2002 Annual

Wednesday, 16 January 2002
Global Tropospheric Experiment: Tropospheric chemistry data spanning 18 years available from the NASA Langley Atmospheric Sciences Data Center
James M. Hoell Jr., SAIC, Hampton, VA
Poster PDF (164.7 kB)
The NASA Global Tropospheric Experiment (GTE) was initiated in the early 1980's and consist of an on going series of global airborne measurement campaigns to study the impact humans are having on the global troposphere.

The Chemical Instrumentation Test and Evaluation [CITE-1, -2 and -3] experiments were initiated to evaluate our ability to measure critical tropospheric species; the field studies known as Atmospheric Boundary Layer Experiment [ABLE -1, -2A and -2B, and -3A and -3B] were conducted to study major ecosystems that are known to exert a major influence on global chemistry and, in some cases, are undergoing profound changes; and the impact of long range transport of continental emissions, natural and anthropogenic, have been studied through the field campaigns Transport and Chemistry near the Equator in the Atlantic [TRACE-A], the Pacific Exploratory Missions in the Pacific [PEM West-A and -B, PEM-Tropics A and B], and the recent TRAnsport and Chemical Evolution over the Pacific [TRACE-P].

A major focus of the GTE campaigns during the past decade has been the characterization of the growing emissions from the Asian continent. The Pacific Exploratory Missions in the north western Pacific [PEM-West A (September/October (1991)) and PEM-West B February/March (1994)] and the TRAnsport and Chemistry Experiment in the Pacific [TRACE-P March/April 2001)], in particular, were conducted to study the impact of natural and anthropogenic emission from the Asian continent on the chemistry of the troposphere over the north western Pacific region. PEM-West (A) was conducted during a period of minimum out-flow from the Asian continent, while PEM-West (B) was conducted during a period of maximum outflow from the Asian continent. The more recent TRACE-P campaign was a much more focused study of the Asian outflow involving the NASA DC-8 and P-3B aircraft instrumented for measurements of a more extensive suite of trace gases and aerosols.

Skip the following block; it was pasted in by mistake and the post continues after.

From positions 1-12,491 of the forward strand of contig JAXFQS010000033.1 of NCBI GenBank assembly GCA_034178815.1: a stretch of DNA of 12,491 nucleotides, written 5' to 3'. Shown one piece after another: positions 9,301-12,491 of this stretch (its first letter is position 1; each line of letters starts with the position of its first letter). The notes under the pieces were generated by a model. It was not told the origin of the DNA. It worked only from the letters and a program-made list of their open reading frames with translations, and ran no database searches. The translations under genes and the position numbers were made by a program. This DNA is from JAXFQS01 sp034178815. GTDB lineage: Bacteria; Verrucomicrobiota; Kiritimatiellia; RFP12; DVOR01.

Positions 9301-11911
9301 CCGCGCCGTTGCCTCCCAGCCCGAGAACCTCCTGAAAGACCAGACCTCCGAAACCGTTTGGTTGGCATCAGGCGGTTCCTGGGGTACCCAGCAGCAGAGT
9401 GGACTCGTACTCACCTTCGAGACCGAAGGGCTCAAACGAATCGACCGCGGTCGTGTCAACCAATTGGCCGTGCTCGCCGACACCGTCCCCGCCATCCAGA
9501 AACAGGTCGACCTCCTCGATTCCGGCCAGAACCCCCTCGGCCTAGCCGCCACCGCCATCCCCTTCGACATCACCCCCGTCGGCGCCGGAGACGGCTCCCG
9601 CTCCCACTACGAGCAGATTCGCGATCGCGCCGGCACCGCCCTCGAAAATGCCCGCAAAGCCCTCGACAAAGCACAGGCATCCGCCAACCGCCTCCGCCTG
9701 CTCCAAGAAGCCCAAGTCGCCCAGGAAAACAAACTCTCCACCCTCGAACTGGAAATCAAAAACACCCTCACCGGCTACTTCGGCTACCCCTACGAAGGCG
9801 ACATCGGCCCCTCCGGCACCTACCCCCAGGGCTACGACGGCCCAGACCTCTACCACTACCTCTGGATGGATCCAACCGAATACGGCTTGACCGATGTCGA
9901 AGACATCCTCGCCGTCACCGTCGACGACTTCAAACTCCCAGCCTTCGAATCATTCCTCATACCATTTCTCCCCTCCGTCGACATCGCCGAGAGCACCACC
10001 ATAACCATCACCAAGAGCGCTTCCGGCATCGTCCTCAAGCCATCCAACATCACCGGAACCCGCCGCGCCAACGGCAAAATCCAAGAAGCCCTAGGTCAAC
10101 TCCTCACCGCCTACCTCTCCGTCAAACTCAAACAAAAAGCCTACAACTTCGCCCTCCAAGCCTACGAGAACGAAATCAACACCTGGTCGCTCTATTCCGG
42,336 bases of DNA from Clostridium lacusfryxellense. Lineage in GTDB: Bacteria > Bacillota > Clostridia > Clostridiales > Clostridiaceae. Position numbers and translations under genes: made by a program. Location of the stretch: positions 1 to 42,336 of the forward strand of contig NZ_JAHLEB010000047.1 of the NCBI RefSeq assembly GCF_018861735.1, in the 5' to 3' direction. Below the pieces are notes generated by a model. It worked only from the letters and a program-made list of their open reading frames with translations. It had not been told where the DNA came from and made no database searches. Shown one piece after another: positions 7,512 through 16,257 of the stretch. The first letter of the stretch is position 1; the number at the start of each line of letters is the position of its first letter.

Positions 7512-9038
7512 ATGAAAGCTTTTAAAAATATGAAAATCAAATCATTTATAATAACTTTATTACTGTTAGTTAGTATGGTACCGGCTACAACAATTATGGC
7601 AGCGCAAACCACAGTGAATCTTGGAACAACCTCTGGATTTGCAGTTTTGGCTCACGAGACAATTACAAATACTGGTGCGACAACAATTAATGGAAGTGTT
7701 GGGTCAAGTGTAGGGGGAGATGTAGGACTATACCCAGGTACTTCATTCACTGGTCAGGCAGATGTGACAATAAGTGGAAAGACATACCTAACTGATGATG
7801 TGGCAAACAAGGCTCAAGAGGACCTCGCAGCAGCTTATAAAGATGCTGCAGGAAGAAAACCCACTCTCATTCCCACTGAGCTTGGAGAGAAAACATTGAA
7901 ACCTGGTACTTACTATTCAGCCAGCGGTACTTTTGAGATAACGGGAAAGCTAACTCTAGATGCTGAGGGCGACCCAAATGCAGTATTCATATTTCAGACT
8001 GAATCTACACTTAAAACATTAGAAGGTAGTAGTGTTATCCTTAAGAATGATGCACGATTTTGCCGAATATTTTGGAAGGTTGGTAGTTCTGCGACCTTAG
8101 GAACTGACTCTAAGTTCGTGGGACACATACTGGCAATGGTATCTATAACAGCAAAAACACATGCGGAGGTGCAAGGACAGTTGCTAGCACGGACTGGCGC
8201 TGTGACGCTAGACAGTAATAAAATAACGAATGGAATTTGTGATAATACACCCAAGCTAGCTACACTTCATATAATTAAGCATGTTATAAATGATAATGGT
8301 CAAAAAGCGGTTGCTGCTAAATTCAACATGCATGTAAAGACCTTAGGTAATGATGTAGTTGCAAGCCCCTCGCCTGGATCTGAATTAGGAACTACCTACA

The data archive for all of the GTE campaigns typically contain measurements of ozone, carbon monoxide, nitrogen oxides, non-methane hydrocarbons, aerosol size and chemical composition, and ancillary meteorological parameters. Measurements from the more recent PEM-Tropics A and B and TRACE-P also contain measurements of the hydroxyl radical along with a more extensive suite of hydrocarbon and halocarbon measurements.

Examples of the data in each archive will be presented and CD-ROMS of selected data sets will be available. An Immersa Desk will also be available for 3D visualization of data from the TRACE-P and PEM-West A and B data sets.

Supplementary URL: http://eosweb.larc.nasa.gov/PRODOCS/gte/table_gte.html